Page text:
7. Sleeping on You
You might have a king-size bed and a huge sofa, but your cat will still somehow find sitting on your lap or sleeping on your chest a lot more comfortable.
I don’t know who wouldn’t like this scenario but in case you are wondering why she does this; she does it because she wants to be close to you.
8. Responding to Your Call
When you have a guest over and they want to get your cat’s attention by calling her name, your cat can act like she is deaf.
But, when you call her, she immediately responds. Well, this should make you proud, shouldn’t it?
You might have heard your cat purr many times on many different occasions before, but you may not have realized that this is a loving purr.
Cats’ purr can mean a variety of things. It can be from delight, an expression of concern or even to ease their pain. It can range from a soft and subtle to incredibly loud truck-like purr. You can be sure that she is doing it to show her affection and contentment.
Also meowing. Cats don’t meow to other cats to communicate, they do it only to humans. Your cat is talking to YOU. If you pay attention, you can notice the difference between meows when she tries to tell you what she wants.
10. Approaching You With Their Tail Pointing Straight-up
The tail of a cat works as a barometer into how your cat feels about you or her habitat.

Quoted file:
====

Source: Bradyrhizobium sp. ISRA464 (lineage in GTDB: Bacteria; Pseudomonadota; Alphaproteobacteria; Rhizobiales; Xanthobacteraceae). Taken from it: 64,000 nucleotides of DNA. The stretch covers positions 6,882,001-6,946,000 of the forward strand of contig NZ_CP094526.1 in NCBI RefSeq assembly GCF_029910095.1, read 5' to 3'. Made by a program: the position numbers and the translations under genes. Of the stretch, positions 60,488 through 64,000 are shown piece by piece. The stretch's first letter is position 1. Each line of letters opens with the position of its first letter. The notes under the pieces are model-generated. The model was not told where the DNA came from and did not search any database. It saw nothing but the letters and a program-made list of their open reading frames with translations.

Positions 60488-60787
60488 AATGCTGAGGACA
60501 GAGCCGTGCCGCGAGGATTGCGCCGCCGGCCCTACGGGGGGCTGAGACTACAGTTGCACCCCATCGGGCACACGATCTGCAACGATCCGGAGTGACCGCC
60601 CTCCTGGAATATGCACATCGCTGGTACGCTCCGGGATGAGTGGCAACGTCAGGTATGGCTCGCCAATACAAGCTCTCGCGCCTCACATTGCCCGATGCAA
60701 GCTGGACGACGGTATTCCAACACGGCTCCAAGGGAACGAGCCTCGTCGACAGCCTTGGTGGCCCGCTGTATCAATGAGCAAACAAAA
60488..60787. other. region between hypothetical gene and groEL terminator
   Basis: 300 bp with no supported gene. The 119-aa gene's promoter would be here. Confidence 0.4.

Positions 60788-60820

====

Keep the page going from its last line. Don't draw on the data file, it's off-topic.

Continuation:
You can read all her emotions from her tail. All you have to do is pay attention.
It affects your cat’s perceptions about you. Another way to understand a cat’s feelings is when you see her tail straight up while she gently flickers the tip of her tail. The tail’s shape usually looks like a candy cane, but it slightly quivers and well, it is furry.
They also say that this tail curve “is sometimes called the happy tail dance.” You can read a lot of emotions from her tail such as whether she is in a good mood or on edge, scared or content.
Some people say that this is one of the reasons why cats cannot get along with dogs.
Dogs wag their tails super-fast when they are happy, and it gets faster and faster as their excitement increases whereas cats wag their tails fast when they are angry or annoyed.
11. Bringing You Presents
Your cat might not bring you toys to play with but there is a bigger chance that she may bring you a dead animal or worse, animals. It depends on how “lucky” you are.